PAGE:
All Users Next Step
From the taskbar search box again, type Local Security Policy and you should see something like the image to the right. Click on Run As Administrator to open up the local security policy editor.
Navigate to the Local Policies -> User Rights Assignment and then find the Logon As A Service rights and double click it. The image to the left shows you an idea of where to look.
Click the Add User Or Group… button in the dialog that pops up and then go through the same procedure as you did for adding your username to the Service users.
Once your username is added as an account that has the rights to logon as a service you’re almost done. But there’s one final step.
Login To Windows With A Password
For some reason, you’ll need to login to Windows with a password rather than a Windows Hello PIN or Face recognition. To do this you can either restart your computer and tell it you want to login with your password instead – or you can simply lock the screen by pressing the WIN-L combination and the unlock by giving your password instead of the PIN.
To unlock your screen if you have a PIN set up you’ll need to tell Windows that you’ve forgotten your PIN. It’ll then go through a series of fairly self explanatory questions and answers and then you can put your password in instead.
If The Password Login Option Isn’t Available
More recent versions of Windows (or at least in my case) sometimes won’t even offer you the option to login with your password. Unfortunately, you need to login with your password at least once to get this all working.
Fortunately, it turns out it’s an option that switched on in the Settings. You’ll need to open up the Settings app, choose Accounts -> Sign In Options and look for the toggle switch that says Require Windows Hello Sign-In For Microsoft Accounts. If it’s switched on, switch it off. Then follow the procedure above to Login To Windows With A Password.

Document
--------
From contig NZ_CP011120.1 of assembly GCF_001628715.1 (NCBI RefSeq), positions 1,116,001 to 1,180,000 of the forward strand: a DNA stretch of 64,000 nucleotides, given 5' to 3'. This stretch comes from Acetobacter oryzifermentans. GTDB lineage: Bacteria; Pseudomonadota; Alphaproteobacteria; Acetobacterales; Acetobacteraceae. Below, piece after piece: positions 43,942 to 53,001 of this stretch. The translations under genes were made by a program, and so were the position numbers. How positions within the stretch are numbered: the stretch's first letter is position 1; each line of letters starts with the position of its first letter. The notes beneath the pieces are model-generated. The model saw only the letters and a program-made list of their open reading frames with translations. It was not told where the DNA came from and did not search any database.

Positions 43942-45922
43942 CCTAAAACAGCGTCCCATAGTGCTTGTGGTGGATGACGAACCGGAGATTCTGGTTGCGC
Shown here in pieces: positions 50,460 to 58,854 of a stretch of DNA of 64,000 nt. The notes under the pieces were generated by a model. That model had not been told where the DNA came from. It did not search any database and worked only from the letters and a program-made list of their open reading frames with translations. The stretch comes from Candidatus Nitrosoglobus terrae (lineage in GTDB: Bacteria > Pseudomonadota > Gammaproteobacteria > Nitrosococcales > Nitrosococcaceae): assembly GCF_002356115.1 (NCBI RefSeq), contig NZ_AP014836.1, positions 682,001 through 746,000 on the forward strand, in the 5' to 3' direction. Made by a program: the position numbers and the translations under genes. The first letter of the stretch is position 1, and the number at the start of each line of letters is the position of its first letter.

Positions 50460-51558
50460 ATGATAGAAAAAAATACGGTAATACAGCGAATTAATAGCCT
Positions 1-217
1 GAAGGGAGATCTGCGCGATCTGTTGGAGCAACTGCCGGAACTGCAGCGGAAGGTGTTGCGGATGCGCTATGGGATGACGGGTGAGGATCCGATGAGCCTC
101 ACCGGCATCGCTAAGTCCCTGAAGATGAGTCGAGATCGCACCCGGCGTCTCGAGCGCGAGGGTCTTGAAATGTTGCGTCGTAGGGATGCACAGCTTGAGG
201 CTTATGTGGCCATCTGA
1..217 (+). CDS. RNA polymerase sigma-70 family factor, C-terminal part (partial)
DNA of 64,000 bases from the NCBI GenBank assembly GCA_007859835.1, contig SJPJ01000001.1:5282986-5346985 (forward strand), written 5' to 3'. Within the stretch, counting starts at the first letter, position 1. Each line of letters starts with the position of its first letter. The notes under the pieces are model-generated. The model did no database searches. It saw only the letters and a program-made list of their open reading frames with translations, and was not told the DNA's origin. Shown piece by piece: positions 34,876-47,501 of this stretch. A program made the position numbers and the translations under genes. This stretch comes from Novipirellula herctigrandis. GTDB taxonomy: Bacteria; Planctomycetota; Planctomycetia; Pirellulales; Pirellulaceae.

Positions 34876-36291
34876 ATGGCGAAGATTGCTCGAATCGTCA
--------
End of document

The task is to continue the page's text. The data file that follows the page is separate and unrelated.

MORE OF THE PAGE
Once you have logged in once you can switch the Windows Hello requirement back on. Passwords are insecure. I long for the day when Digi-ID can be used to login to Windows, and web sites…
Start The WSL2Host Service
Once you’ve done all that you should be able to go back to the Services applet and start the service.
You may also find – unless you did the password bit via a reboot – that you need to restart your WSL instance. You can do this from CMD or Powershell with the command;
When you re-open a WSL prompt it’ll restart the WSL instance and you should find your \Windows\System32\drivers\etc\hosts file now has an extra entry for your WSL instance.
WSL2Host Silently Fails
If you have done all of the above and WSL2Host starts correctly but nothing is updated in your hosts file and when you check Services again the service has stopped, you may have the problem whereby your default WSL instance is no longer what you thought it was.
This happened to me. I run Docker Desktop and presumably had done something to cause the Docker Desktop WSL instance to become my default WSL instance. I didn’t realise this had happened. I probably unregistered my Ubuntu instance or something. Anyway… The fix for this is to make an actual WSL instance the default instead of the Docker Desktop instance. Everything sprang into life again when I did that.